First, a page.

Our investigation has uncovered a "shocking" amount of violence.
From June 2012 through June 2013, patients committed 855 assaults – either patients assaulting patients or patients assaulting staff.
Hospital officials said they did not have detailed information on assaults prior to June 2012.
But despite the number of assaults, hospital officials have continually reduced the size and function of the hospital's security staff.
"Where there is security, it is possible to provide help," Wellek said. "Where there is not security, all you can do is cover your ass. That's not treatment. That's simply every man for himself."
The ABC15 Investigators have spoken to dozens of hospital insiders, both current and former employees.
They've told us stories that go far beyond what statistics show about the level of violence inside the hospital walls.
In the past six months alone, hospital staff have suffered: - Broken jaws - A broken arm - A broken ankle - One man nearly lost an eye - Multiple concussions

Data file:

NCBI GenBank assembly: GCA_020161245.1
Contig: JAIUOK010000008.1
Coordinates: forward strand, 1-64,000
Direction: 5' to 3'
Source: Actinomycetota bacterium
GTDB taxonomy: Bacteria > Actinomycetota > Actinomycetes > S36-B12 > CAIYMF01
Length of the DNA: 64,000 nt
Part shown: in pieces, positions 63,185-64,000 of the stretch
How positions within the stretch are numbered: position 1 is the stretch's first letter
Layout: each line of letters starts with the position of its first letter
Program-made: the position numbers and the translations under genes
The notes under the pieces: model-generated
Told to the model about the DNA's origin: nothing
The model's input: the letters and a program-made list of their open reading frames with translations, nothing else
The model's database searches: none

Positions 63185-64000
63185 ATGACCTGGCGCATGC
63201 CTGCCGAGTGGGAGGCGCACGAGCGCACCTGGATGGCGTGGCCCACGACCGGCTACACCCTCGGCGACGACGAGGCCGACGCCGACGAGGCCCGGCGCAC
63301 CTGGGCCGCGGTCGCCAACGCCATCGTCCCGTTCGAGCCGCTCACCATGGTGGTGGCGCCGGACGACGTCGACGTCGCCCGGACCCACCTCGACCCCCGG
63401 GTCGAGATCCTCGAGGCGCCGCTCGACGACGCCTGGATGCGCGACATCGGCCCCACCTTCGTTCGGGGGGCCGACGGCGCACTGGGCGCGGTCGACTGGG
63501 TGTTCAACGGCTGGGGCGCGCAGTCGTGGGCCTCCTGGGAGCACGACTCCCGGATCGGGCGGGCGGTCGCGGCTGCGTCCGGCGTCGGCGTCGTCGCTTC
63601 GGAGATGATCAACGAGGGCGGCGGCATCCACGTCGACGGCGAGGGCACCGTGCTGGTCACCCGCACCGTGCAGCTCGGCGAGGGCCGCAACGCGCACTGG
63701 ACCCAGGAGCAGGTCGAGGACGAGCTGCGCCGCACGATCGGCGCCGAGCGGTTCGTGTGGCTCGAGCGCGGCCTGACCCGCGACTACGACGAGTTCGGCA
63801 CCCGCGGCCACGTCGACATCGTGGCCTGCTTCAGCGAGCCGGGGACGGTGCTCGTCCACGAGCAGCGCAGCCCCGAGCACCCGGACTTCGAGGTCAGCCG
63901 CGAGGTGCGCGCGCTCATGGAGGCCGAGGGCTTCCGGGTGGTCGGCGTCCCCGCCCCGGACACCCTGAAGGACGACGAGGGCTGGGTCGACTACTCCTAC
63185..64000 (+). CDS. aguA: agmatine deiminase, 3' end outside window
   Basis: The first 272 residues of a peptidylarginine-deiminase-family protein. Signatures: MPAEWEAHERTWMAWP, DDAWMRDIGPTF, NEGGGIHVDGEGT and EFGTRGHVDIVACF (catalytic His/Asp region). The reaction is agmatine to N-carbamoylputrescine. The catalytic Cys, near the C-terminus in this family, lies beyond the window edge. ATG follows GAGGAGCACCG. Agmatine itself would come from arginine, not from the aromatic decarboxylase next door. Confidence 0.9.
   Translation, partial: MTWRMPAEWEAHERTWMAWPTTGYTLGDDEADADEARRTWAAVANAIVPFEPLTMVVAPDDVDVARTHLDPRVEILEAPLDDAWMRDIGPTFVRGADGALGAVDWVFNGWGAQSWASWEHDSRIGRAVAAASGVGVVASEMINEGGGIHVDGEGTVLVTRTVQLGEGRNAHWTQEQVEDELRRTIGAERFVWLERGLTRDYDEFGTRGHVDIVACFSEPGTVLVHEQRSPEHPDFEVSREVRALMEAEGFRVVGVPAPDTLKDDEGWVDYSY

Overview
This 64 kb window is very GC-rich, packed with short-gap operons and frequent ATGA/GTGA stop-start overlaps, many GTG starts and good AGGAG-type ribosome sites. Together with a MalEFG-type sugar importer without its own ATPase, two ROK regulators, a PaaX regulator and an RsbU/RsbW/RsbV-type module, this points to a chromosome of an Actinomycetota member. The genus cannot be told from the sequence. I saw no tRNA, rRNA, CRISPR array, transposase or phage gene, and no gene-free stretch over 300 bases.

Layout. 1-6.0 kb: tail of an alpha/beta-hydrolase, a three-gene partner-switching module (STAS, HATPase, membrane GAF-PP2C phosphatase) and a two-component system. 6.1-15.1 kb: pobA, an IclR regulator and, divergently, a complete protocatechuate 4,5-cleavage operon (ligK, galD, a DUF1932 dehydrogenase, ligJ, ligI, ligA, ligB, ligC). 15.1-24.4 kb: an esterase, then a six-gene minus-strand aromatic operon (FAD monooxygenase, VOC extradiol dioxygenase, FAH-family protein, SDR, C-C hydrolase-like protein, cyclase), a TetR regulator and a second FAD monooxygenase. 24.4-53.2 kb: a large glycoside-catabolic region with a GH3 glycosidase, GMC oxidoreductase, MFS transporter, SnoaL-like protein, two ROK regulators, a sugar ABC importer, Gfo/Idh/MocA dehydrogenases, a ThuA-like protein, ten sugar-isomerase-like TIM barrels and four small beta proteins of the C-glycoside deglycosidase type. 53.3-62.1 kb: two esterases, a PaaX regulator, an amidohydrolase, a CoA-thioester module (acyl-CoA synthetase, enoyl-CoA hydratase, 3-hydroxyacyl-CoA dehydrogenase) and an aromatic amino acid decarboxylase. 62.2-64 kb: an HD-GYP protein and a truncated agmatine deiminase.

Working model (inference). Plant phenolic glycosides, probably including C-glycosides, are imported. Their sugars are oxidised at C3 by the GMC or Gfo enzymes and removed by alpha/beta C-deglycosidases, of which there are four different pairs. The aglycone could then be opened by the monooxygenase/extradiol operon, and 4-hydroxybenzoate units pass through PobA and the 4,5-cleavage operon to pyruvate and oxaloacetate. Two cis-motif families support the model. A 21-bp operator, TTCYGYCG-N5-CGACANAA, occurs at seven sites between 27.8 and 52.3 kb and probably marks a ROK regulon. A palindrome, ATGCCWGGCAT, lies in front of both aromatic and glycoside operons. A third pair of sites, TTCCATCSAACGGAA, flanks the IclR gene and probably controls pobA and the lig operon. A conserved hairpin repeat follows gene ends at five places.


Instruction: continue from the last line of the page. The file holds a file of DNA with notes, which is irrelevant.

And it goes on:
Last December, one woman, who worked as a psychologist, was beaten so badly she may never work again due to a permanent brain injury.
ABC15 is protecting the identities of staff who spoke to us, for fear of retaliation.
But one woman told us she quit after working at ASH for just four months.
She said it was a job she loved. But she no longer felt safe after a patient gave her a concussion and left her with cuts and bruises across her face.
"I was thinking ‘Oh my god I'm going to die,'" she said. "'I can't believe I'm being beaten up, this is what I heard about. This is what happens every day.'"
Another insider, who said she was assaulted several times during her time at ASH, said that the level of security is so low that staff sometimes use their patients for protection.
"There have been issues where I've had to go deal with somebody in a psychotic episode, and the other patients have had to come follow me and as they would say ‘get my back' because I'm by myself," she said.
Wellek said that's a serious problem.
"That is not a hospital environment. That is the street," he said. "It's just another addition of the street. The street has entered the hospital."
"It's anti-treatment. It's hurtful, and it's dangerous," Wellek said.
Hospital Officials Respond
To get answers, the ABC15 Investigators sat down with the hospital's former CEO Cory Nelson.
Nelson was promoted earlier this year and now oversees the state's behavioral health services.
"Actually I think the hospital is doing great," Nelson said.